Mapping Middle-earth

Since The Map Room started at the end of March 2003, the about page has said, “from medieval Mappæ Mundi to satellite imagery, and from topo maps to Tolkien.” I’ve done posts on all of these subjects save one: I’ve never done a post on maps of Tolkien’s Middle-earth.

Part of the problem — my own legendary powers of procrastination aside — is that there really isn’t very much out there that’s online, and still less that’s any good. Maps of Middle-earth are hard to come by on the Web, probably because the Tolkien Estate refuses to licence them. Them that exist are either flouting copyright or are operating under fair use.

Those in the former category sometimes aren’t very good: the level of detail is usually less than that you’d find in an endpaper map in one of the books. The quality of execution is often surprisingly bad: you can tell in some cases that the software used to create the map was, in fact, MS Paint. These vector maps are better than most I’ve seen.

In the end, your best option in terms of Middle-earth maps is the venerable Atlas of Middle-earth by Karen Wynn Fonstad. And even then I feel left wanting. Fonstad’s a bona fide cartographer, but the two-colour maps are essentially line drawings. I probably want the impossible: a full, atlas-quality relief map, providing a level of detail that Tolkien himself never imagined.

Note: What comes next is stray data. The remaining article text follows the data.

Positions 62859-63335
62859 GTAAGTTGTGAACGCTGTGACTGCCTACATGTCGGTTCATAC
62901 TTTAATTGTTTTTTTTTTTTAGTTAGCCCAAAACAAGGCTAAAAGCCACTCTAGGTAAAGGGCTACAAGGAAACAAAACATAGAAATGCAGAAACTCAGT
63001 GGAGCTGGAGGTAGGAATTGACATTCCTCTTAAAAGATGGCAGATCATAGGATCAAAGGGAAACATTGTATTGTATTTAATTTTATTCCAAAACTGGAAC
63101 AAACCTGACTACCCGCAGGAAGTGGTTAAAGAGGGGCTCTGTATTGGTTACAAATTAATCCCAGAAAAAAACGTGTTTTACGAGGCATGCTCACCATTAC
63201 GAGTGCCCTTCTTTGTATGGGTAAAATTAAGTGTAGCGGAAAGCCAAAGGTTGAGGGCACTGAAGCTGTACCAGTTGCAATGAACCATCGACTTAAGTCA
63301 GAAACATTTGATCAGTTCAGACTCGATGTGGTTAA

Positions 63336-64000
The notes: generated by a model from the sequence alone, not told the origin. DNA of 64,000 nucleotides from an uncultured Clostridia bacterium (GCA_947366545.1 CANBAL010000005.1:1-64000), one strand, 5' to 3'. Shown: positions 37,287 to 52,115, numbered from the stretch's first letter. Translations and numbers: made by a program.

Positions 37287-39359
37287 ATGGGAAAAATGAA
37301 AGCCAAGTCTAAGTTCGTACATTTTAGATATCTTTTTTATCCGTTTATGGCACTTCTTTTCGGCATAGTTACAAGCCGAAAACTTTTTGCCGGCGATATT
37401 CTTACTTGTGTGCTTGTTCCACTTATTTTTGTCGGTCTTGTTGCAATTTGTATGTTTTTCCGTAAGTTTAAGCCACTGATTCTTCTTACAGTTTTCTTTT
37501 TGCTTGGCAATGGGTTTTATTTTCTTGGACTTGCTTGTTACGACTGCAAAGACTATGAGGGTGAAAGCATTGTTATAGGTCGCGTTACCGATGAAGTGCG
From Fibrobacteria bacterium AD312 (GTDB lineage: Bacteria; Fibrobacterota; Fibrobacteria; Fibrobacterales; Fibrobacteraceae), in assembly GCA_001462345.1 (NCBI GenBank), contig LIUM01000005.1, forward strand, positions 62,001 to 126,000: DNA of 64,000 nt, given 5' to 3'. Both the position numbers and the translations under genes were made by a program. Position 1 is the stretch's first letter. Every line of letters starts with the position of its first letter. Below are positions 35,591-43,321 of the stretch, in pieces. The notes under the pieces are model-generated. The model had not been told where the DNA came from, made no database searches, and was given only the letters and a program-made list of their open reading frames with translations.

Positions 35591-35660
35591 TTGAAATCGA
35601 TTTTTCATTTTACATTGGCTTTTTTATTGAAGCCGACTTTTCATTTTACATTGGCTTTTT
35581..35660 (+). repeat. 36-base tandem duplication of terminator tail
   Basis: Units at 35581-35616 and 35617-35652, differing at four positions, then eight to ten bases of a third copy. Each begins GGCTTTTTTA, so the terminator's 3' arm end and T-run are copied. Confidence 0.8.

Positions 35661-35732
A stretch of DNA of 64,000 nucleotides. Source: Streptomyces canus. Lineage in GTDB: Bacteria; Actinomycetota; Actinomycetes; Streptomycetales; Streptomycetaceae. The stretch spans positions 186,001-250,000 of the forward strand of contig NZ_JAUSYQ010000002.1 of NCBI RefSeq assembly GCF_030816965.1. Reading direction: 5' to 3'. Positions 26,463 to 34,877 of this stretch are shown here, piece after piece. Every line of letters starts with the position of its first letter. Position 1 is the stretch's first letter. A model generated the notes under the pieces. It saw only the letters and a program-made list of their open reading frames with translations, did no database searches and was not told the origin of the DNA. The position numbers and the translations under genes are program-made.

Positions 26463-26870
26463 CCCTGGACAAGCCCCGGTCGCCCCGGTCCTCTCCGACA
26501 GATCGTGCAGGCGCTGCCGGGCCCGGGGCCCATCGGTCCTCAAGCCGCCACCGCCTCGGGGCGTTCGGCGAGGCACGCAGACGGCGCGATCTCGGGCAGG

There are, though, a couple of interesting maps online that even the Tolkien Estate would have to concede are excellent examples of fair use.

This page puts Middle-earth on a meridional grid, and superimposes that grid on a map of Europe. It’s an amazingly effective way of grasping the scale of the map in relative terms:

If we assume Hobbiton at the location of Oxford, this superimposes the LR map on the geographic territory between Scotland and Crete, and between Ireland and Kiew. Minas Tirith and Osgiliath are getting submerged in the Adriatic Sea at 43 deg. N, 17 deg. East, somewhat South of the Croatian city of Split. Barad-dûr is found in Western Serbia, not very far from Belgrade.

Finally, I blogged Matthew White’s maps early in the history of The Map Room; he was, in fact, the fourth post ever on this blog. In his section on surreal histories, he’s got a page describing Tolkien’s “lost sequel” to The Lord of the Rings, which projects Middle-earth into an overindustrialized modern age:

Discovered in Tolkien’s papers long after his death were the notes for a new story. It was to be set in a new age of Middle Earth, long after the dwarves had been rounded up and herded into to bleak, rural reservations, long after the elves were no longer to be seen anywhere outside the Museum of Mythical Creatures. The new Middle Earth was a quiet, no-nonsense world of airports, malls and sitcoms, but then Bonnie Baggins found a ring of power in her grandmother’s attic.

Now if you’ll excuse me, I’ve got to get back to work on my Middle-earth map for Railroad Tycoon II — I’ve got a hankering to run some troop trains to the Black Gate behind Númenórean 2-8-2 Mikados …